The whimsical irony of it all is that the people who create these fantasies, the people who run the networks that put them on the air, the people who sell advertising to be implanted in the shows, the people who run the companies that buy the ads, and the people who produce the commercials, all tend to live in palatial. They are rolling in the money that their TV shows brand suspect.

Naturally, in all these ritual dramas and comedies, the feisty common person comes out spiritually victorious over the ruling oppressor. And the comic tradition of the triumphant little guy is hardly new; it was the essence of the immortal Chaplin. Will Rogers was ridiculing government officials long before Johnny Carson took after them, though of course Will never had an audience of 10 million at one shot.

Lurking beyond the evident pattern is all the simplistic adversary situations, however, is the suggestion that a system which promotes incompetents to the position of chief and allows the disreputable and uncaring to achieve power even be suffering a breakdown.

The populist heros are shown to be resilient, forgiving, and morally superior to the clowns in command, yet there is an aura of hopelessness to their plight and a resigned malaise beneath the superficial escapism. The kids who grew up tossing around the word "Revolution" in the 60s are now to content to stay home and watch TV shows that say there will be no revolution but that one must accept the corruption and insensitivity of the establishment as facts of American life.

If the pattern is evident, the causes and effects are not. Indeed, it may be that the effects are virtually immeasurable; how could we tell what this heavy of ritualistic wish-fulfillment is doing to tens of millions of TV viewers.?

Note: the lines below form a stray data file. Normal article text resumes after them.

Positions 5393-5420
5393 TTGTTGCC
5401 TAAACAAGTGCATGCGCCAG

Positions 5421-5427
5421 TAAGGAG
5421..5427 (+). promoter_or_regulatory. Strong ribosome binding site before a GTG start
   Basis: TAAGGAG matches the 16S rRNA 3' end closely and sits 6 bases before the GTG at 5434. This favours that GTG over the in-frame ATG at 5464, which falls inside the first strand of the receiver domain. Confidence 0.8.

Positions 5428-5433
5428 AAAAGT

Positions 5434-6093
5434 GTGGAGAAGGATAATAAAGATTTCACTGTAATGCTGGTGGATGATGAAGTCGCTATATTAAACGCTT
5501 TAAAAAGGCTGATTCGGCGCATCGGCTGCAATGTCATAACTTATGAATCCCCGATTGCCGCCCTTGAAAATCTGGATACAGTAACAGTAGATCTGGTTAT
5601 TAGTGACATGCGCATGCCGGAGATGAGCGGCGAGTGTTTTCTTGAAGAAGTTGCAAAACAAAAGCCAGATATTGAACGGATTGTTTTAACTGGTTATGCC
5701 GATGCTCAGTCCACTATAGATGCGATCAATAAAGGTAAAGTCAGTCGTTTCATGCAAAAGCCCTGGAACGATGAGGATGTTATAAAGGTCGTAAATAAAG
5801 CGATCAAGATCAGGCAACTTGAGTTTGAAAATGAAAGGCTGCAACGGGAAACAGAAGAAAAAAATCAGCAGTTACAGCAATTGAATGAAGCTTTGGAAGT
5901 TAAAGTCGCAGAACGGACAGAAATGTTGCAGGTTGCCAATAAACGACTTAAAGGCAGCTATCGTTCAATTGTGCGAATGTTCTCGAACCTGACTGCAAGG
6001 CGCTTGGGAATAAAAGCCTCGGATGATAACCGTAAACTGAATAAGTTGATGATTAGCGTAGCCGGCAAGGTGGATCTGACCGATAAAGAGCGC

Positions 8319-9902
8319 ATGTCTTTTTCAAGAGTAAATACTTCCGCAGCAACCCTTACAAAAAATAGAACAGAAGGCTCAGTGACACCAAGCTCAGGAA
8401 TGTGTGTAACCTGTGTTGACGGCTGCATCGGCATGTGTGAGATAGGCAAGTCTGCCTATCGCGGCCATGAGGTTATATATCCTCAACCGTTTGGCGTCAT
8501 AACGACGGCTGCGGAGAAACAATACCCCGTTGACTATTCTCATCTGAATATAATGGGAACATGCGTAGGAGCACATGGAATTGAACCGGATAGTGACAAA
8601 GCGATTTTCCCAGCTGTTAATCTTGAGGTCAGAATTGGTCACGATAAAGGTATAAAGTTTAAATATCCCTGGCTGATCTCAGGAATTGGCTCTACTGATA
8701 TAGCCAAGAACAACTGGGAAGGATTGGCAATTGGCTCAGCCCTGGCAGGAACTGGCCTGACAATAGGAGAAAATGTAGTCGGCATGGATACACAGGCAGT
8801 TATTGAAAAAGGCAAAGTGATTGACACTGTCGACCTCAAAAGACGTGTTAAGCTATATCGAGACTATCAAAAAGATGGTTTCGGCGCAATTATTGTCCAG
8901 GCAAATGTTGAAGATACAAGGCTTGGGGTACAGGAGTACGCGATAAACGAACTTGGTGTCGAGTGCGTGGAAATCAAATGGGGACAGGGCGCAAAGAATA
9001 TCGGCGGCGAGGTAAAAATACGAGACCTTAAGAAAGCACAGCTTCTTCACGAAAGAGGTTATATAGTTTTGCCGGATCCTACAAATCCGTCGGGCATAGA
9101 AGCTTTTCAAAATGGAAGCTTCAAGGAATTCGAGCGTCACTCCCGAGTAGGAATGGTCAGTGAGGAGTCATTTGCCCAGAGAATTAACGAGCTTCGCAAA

The causes are simpler to pinpoint.

The so-called creative artists who work in television-and who sometimes stretch both terms to their breaking points-are at least adept at gauging the public taste in fantasy. But in addition, many of them feel they are suffering under an oppressive establishment themselves. They are the largely helpless instruments of network writer is venting his anger against the network high command.

That is why it would be mistake to regard this anti-authority syndrome as some sort of conspiracy to undermine the people's faith in their leadership and their institutions. It's more likely a reflection that this disenchantment is now so universal that it has become acceptable-and marketable-theology within the establishment itself.

It's not that television hates America. It's that television hates television. What we may have in the new TV season is an all-time classic in the annals of exhibitionistic self-loathing, and what all those bulbous buffoons may represent is not the people who run TV. It would be encouraging to say that the joke's on them, but at this point we can't say with certainty just who the joke is on. It could be on us.